Fly Type Basics (Part 1)


Before I took up fly fishing, I knew about black flies, horse flies, tsetse flies and vaguely remembered nymphs from Greek mythology. I remember listening to my fly fishing mentor discuss flies on our first outing. Blah, blah, dry, blah, nymph, blah, blah. Without a frame of reference, I could not understand the stream of conversation, so I just sat there like a polite rock until he finally pushed a fly to me for the spot we were going to fish.

Here is that needed frame of reference which will allow you to understand, participate in the discussion and act on the decision!

Dry Fly
Why You Care: Dry flies mimic floating insects. This includes terrestrials like crickets, grasshoppers, ants, and beetles as well as other stream-based species. Many end up on the top of the water as they transition from nymph to adult and after they mate and fall back to earth. Since dry flies comprise approximately 20% of a typical trout’s diet, it is essential to have some in your fly box.

Description: Dry flies must float, so they are constructed with a lot of stiff, fuzzy looking material called “hackle.” The hackle looks like an explosion of threads emerging perpendicular from the hook and give the fly the ability to float. Some dry flies (grasshoppers, beetles) include bits of foam as well.

Typical Use: Before casting a dry fly, apply floatant (available as a liquid, paste, spray or powder) to the hackle to increase the surface area and prevent it from absorbing water. Cast up and across the stream, mending the line to achieve a drag free drift. An exciting surface splash confirms a hit, but wait a second before setting the hook, or you will pull the fly away from the fish.

Why You Care: Trout spend most of their life far below the surface to avoid predators. As a result, 80% of their diet consists of small insects called nymphs that live in cracks or under rocks. The 80% number should tell you to always use a nymph unless you see surface activity. Put another way, your probability of catching a trout is 80% with a nymph versus 20% with a dry fly.

Description: Most nymphs look like small, narrow pills constructed of tightly wrapped fabric and wire. Many have a small metal bead near the eye of the hook to facilitate sinking. If they have hackle or feathers, the materials are tied close to the body of the hook, mostly pointing straight back although some amount of short, flexible fuzz can be found as well.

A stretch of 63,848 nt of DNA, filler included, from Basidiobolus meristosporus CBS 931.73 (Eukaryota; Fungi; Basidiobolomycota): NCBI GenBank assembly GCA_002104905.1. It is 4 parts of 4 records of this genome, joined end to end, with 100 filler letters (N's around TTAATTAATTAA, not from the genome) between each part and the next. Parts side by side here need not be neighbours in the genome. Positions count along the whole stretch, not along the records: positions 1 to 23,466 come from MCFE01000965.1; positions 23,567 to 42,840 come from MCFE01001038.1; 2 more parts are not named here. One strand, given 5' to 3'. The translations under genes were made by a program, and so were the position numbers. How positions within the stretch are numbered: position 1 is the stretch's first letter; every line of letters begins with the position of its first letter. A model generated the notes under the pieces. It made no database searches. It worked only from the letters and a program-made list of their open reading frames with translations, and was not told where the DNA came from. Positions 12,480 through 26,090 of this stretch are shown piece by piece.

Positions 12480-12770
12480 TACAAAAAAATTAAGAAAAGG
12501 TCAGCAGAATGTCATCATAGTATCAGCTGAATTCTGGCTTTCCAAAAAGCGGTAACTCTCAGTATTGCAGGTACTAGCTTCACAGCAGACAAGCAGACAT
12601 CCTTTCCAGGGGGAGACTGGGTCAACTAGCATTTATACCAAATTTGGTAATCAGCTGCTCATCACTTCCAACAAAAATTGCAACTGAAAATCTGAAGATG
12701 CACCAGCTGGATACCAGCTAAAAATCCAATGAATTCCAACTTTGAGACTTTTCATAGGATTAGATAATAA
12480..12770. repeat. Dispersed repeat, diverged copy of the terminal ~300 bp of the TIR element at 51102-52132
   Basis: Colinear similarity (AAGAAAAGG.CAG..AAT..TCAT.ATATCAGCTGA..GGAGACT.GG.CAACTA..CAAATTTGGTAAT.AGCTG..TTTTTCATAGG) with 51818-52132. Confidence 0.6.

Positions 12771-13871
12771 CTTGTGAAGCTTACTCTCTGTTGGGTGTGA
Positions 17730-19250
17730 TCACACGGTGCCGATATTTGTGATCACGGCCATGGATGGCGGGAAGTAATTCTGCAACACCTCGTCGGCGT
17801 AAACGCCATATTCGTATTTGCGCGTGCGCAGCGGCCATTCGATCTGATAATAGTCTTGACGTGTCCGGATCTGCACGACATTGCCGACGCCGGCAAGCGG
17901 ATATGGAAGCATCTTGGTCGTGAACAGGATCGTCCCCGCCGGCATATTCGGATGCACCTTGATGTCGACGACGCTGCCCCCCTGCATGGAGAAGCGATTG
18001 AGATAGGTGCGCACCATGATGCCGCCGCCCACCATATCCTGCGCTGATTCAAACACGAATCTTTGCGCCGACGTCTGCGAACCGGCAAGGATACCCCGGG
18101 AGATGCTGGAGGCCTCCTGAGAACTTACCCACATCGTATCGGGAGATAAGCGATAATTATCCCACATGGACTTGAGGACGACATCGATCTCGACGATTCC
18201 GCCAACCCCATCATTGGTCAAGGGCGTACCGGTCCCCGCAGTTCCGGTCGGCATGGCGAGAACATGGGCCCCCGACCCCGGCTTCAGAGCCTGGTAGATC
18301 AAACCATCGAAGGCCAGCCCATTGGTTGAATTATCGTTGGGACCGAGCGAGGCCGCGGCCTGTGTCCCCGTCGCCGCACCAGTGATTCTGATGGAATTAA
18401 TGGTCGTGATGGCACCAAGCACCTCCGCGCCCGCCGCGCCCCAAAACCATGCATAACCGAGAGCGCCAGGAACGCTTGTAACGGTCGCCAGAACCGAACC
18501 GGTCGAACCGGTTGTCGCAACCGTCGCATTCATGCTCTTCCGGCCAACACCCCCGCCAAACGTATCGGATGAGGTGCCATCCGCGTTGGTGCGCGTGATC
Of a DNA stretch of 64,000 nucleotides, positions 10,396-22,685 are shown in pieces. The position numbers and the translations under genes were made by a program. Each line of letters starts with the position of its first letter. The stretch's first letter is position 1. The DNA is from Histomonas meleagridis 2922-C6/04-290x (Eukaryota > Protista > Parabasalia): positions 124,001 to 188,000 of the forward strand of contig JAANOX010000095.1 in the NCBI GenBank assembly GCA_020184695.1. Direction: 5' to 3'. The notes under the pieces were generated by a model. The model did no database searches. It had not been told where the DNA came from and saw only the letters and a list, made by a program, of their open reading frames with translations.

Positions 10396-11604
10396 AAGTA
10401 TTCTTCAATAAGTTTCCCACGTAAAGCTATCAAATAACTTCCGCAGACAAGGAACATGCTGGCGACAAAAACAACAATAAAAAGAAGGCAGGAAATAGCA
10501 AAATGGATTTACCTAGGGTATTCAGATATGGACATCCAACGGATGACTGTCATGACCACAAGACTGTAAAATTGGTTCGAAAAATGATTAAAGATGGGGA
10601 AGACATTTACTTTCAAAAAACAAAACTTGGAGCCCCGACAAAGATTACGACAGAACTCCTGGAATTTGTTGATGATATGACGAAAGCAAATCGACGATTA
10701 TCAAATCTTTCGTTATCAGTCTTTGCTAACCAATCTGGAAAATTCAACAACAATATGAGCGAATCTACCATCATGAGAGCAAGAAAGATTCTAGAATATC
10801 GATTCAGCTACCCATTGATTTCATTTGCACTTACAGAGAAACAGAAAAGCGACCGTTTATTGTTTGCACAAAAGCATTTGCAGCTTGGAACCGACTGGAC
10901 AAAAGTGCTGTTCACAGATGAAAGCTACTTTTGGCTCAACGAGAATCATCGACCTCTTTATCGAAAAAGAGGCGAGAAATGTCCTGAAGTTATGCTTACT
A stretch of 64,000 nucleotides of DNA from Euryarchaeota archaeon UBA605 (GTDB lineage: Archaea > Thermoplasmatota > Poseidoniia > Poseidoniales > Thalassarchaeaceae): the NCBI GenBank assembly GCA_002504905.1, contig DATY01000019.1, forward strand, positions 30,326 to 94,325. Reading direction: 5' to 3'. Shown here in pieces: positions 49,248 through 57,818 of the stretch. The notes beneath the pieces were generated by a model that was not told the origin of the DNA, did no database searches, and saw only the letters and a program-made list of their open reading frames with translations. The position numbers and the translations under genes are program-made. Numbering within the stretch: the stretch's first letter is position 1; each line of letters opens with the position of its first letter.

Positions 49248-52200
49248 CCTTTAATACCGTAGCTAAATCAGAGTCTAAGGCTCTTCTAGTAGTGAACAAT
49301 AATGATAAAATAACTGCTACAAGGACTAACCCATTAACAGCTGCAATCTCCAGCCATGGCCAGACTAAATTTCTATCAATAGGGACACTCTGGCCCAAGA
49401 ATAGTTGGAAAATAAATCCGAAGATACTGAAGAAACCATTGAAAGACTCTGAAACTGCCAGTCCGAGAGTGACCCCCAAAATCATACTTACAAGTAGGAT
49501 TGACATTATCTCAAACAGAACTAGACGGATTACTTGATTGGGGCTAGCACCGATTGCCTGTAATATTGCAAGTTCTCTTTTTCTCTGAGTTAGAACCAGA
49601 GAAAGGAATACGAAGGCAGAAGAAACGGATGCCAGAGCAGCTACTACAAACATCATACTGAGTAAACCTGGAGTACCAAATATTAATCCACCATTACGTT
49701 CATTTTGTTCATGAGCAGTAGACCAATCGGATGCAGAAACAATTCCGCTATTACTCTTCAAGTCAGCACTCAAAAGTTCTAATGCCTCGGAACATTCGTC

Typical Use: Fish nymphs deep, ideally bouncing them off or just above the bottom. Attach an indicator (fly fishing version of a bobber) above the fly at a distance equaling the 1.5 times the depth. On a 2 foot deep stream, the indicator should be 3 feet from the fly. Cast up and across the stream and treat the indicator like a dry fly; managing line to achieve a drag free drift. If you see the indicator hesitate, set the hook! Granted, it could be snagging on the bottom, but it might be a fish. No hits? Increase the distance of the indicator from the fly until you start getting hung up on the bottom.

Why You Care: Trout observe the energy equation. A trout assesses the calorie content of a prospective meal versus the energy to capture it. Accordingly, larger insects, small fry or crayfish become an easy way to get a dense meal with minimal effort. Streamers imitate these types of food.

Description: Simplistically, a streamer is a large nymph with a long flexible tail. The most famous streamers are the woolly bugger and Clouser minnow. Streamers feature longer hooks, may or may not have a metal bead near the eye, and usually have a flowing, pulsing tail to mimic a swimming baitfish or moving appendage.

Typical Use: Like a nymph, fish streamers below the surface. Provide action to the streamer by pulling the fly line using a short jerking motion (stripping). Each strip can be short, pulling in a few inches, long or a combination. Whether you quickly jerk or smoothly pull depends on how you want the lure to behave.

7 years of scouting…

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Get out there!

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